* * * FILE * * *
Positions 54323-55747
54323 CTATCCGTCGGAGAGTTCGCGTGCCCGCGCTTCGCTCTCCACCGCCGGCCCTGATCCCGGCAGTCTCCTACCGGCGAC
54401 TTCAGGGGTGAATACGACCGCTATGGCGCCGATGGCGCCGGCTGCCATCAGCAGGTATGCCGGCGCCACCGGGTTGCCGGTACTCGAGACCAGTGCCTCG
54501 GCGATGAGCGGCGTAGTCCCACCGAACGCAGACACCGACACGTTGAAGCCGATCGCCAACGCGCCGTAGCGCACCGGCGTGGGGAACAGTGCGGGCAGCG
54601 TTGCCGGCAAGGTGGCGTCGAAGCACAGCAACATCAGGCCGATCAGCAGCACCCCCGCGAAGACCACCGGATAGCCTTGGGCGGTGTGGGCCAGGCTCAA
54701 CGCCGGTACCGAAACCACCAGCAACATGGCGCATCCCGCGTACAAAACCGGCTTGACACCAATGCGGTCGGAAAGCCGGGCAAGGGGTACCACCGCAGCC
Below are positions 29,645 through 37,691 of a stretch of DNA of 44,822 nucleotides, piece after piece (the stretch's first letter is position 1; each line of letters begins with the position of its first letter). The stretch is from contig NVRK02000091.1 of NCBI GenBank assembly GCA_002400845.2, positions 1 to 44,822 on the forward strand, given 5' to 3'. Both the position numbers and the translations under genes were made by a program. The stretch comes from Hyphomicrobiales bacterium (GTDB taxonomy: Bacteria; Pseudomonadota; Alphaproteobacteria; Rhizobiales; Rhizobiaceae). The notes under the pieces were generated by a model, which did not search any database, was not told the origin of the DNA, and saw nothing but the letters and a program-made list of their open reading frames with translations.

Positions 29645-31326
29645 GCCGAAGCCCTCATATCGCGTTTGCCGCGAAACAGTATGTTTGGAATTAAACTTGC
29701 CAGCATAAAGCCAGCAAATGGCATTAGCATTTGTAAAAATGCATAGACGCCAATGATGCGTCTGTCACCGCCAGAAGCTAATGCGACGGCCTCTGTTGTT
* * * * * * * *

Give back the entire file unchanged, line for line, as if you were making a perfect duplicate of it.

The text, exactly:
Positions 54323-55747
54323 CTATCCGTCGGAGAGTTCGCGTGCCCGCGCTTCGCTCTCCACCGCCGGCCCTGATCCCGGCAGTCTCCTACCGGCGAC
54401 TTCAGGGGTGAATACGACCGCTATGGCGCCGATGGCGCCGGCTGCCATCAGCAGGTATGCCGGCGCCACCGGGTTGCCGGTACTCGAGACCAGTGCCTCG
54501 GCGATGAGCGGCGTAGTCCCACCGAACGCAGACACCGACACGTTGAAGCCGATCGCCAACGCGCCGTAGCGCACCGGCGTGGGGAACAGTGCGGGCAGCG
54601 TTGCCGGCAAGGTGGCGTCGAAGCACAGCAACATCAGGCCGATCAGCAGCACCCCCGCGAAGACCACCGGATAGCCTTGGGCGGTGTGGGCCAGGCTCAA
54701 CGCCGGTACCGAAACCACCAGCAACATGGCGCATCCCGCGTACAAAACCGGCTTGACACCAATGCGGTCGGAAAGCCGGGCAAGGGGTACCACCGCAGCC
Below are positions 29,645 through 37,691 of a stretch of DNA of 44,822 nucleotides, piece after piece (the stretch's first letter is position 1; each line of letters begins with the position of its first letter). The stretch is from contig NVRK02000091.1 of NCBI GenBank assembly GCA_002400845.2, positions 1 to 44,822 on the forward strand, given 5' to 3'. Both the position numbers and the translations under genes were made by a program. The stretch comes from Hyphomicrobiales bacterium (GTDB taxonomy: Bacteria; Pseudomonadota; Alphaproteobacteria; Rhizobiales; Rhizobiaceae). The notes under the pieces were generated by a model, which did not search any database, was not told the origin of the DNA, and saw nothing but the letters and a program-made list of their open reading frames with translations.

Positions 29645-31326
29645 GCCGAAGCCCTCATATCGCGTTTGCCGCGAAACAGTATGTTTGGAATTAAACTTGC
29701 CAGCATAAAGCCAGCAAATGGCATTAGCATTTGTAAAAATGCATAGACGCCAATGATGCGTCTGTCACCGCCAGAAGCTAATGCGACGGCCTCTGTTGTT